How do you handle proof reading?

I wrote my first book in Neo Office, daft decision, I know, then send it for proof reading and editing to a friend, got it back, copied and pasted it into Scrivener (which I just had discovered) and then compiled it. My next book I will write from the start in Scrivener but not sure if there would be a better process for the proof reading / editing step then Compile doc > send to editor > get file back > copy and paste all back into Scrivener > compile.

How do others here handle that step? Thanks in advance, SY

I compile the manuscript to a .mobi version and email it to my Kindle 3G. I’ll carry the Kindle around with me, reading whenever I have time, and when I find a correction I’ll highlight it or flag it with a note. Then when I’m finished I sit down with Scrivener and my Kindle side-by-side, and use the Kindle’s “Menu / View Notes & Marks” function as a punchlist for performing the corrections.

If you’re at the stage where you’re mainly sending out completed drafts to an editor and going back and forth with that file, honestly I’d say you are past the point of using Scrivener. The software is really more geared toward the creative writing phase, and I would say also the personal editing phase, as Ed points out above. This could be a extended a bit if your editor is willing to get Scrivener as well. Then you can just pass the project back and forth—that’s very viable, but it involves having a flexible editor. :slight_smile:

There is one other solution, it also involves a degree of flexibility on your editor’s part, and that is using the File/Sync/with External Folder method. This can make a bunch of RTF files, one for each part of the draft in the Binder. They can then make adjustments to these files using a word processor—insert comments and so on—and then you sync the changes back into the project. Everything goes back to where it should be. But, like I say that requires a little flexibility as well since they would be working with a bunch of RTF files instead of one complete manuscript. How easy it is to do that will also depend upon how aggressively you use Scrivener’s philosophy of working in small chunks. For some writers this would not be feasible under any circumstances. They might have hundreds of RTF files representing the draft and that would be a huge pain to work with using a word processor. Those that tend to write in chapter-length files, however, might find this to be a very good way of working.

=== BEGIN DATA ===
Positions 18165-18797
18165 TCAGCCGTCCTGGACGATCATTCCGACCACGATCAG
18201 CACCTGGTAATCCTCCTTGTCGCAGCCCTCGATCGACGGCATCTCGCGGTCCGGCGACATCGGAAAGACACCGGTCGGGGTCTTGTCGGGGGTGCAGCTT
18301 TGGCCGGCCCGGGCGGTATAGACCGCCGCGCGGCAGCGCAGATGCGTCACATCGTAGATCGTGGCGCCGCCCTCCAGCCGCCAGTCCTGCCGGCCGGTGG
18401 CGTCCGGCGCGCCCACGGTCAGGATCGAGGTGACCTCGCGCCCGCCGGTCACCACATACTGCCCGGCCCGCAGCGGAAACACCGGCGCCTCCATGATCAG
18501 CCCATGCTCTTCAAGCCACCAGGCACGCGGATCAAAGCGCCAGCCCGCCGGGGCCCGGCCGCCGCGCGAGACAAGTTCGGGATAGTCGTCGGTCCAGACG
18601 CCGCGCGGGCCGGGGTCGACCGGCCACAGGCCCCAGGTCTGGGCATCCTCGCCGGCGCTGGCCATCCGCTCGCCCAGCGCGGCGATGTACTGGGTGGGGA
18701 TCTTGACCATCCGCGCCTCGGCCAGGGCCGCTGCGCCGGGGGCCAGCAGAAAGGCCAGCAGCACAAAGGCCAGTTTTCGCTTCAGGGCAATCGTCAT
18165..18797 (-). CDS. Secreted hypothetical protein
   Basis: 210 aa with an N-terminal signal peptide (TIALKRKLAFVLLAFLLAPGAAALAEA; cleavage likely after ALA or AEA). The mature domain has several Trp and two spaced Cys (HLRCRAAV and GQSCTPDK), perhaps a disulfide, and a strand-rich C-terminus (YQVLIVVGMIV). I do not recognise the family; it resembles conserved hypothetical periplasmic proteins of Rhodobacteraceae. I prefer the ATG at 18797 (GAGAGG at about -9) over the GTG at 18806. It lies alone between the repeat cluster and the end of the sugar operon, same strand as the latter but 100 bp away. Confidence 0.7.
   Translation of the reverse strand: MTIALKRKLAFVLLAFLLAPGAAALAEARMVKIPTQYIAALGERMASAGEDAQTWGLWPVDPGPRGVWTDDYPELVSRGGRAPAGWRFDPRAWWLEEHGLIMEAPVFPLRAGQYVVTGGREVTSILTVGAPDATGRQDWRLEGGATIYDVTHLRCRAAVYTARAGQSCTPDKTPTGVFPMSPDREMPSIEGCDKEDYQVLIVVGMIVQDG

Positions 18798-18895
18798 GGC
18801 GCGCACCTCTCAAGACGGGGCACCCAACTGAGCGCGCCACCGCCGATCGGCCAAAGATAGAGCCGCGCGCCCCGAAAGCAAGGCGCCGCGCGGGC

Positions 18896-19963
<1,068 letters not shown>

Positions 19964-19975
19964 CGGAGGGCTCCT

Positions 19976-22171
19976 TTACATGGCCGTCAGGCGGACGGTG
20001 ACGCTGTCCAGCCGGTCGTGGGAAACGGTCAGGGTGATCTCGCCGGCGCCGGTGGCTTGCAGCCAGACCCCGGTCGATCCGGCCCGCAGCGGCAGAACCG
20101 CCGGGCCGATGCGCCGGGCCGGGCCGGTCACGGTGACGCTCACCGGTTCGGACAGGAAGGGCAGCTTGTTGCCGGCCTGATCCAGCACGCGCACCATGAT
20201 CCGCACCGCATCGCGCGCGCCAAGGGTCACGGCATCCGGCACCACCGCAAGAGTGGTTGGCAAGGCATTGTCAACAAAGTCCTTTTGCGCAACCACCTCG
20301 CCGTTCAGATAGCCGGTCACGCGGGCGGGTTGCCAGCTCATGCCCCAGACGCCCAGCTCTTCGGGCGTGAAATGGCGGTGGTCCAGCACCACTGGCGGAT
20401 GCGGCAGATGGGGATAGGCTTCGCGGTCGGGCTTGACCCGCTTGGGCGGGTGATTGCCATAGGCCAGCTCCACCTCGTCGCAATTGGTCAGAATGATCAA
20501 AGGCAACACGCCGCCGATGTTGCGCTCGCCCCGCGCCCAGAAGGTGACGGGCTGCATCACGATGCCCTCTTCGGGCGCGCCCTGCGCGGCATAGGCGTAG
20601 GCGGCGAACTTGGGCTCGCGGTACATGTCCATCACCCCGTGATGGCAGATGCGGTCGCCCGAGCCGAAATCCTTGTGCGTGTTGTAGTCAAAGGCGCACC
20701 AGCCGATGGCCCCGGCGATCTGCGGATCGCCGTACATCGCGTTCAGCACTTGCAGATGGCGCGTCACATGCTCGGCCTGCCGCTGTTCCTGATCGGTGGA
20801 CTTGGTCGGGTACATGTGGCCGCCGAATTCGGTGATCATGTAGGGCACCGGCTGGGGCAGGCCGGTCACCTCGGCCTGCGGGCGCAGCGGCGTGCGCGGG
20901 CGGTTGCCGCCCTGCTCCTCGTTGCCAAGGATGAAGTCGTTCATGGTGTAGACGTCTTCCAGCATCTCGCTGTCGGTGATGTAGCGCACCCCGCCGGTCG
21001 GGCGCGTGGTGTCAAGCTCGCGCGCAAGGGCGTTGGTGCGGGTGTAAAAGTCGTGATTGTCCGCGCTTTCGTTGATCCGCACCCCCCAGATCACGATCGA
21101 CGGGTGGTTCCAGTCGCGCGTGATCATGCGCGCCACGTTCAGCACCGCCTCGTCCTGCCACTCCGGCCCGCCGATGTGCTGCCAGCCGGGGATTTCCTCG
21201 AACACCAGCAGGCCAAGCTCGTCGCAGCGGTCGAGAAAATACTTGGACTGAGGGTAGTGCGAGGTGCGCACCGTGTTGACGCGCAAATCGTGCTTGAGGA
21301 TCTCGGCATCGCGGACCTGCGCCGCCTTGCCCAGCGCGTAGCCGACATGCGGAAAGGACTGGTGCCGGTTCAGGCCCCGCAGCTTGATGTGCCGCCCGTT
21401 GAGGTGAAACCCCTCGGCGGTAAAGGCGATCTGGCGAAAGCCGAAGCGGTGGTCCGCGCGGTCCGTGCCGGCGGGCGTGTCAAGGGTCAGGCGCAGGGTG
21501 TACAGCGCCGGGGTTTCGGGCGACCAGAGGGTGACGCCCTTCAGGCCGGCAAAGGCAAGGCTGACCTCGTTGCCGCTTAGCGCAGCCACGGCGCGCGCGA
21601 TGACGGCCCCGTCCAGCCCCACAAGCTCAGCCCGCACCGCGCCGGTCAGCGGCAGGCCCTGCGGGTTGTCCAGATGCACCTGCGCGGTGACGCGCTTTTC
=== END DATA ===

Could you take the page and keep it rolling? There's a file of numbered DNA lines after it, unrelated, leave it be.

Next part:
Thanks Amber, some good tips!

I am more than happy to sponsor him his own copy of Scrivener when my next book approaches the proof reading stage, but he might be not enough technically minded to enjoy that challenge :wink: So perhaps the second method you described would be more feasible for us as I write anyway in longish chapters.

Pity that Scrivener doesn’t have a convert from Word (or similar program) function where H1-headings become automatically the chapters or does it and I haven’t found it yet? SY

That is kind of possible at the moment. If you use File/Import/Import & Split..., you can specify a separator that will be used to cut up a long document into chunks. So what you would then want to do is use some kind of unique phrase or string of characters that could be used for a separator in between chapters. You could even use the Separators compile option pane to insert them all for you. However the problem with that method is that you are generating entirely new draft items instead of replacing the contents of the originals. It may be that you haven’t started to use the Inspector in-depth yet, but for a lot of people, replacing the original sections would be unacceptable because they have keywords, cross-links, snapshots, notes, collection assignments and other things bound up in the original draft items (a huge chunk of the Scrivener feature set, basically!). That’s where the folder sync method works really great, because it just examines the contents, takes a snapshot of the current text, and then inserts all of the changed text directly into the existing draft.

So in summary: if you don’t use much or any of the meta-data features, and don’t expect to ever get much out of that side of Scrivener (corkboard synopses and all that), then the describe method of inserting a separator string (like “----- NEW CHAPTER -----”) and then re-importing and rotating out all of the old sections would be good enough. I’d venture a guess that many people could do that. A lot of writers just use the basic features and don’t spend a lot of time using labels and keywords and so forth.

I don’t know if this is helpful, but I sent my chapters as individual Word files, then re-imported the edited files and compared the modified text (with comments) to my original in split screen view. This was especially helpful when there were still structural changes to make (and had someone willing to read early drafts). However once I neared the end and had a close-to-submission version, I then did all remaining edits in Word, only switching back to Scrivener if I found further structural changes to make or significant new sections to write. At this stage, I simply cut and pasted those changes into the Word document.

EDIT (in light of AmberV’s post): You can get the best of both worlds by incorporating the method AmberV describes and then using split-screen to modify your original side-by-side. This maintains all your meta-data AND you can be sure that any changes are ones that you are actually willing to incorporate (occasionally my proof-readers “fixed” things that weren’t broken or made suggestions that I strongly opposed - I was able to choose to ignore them).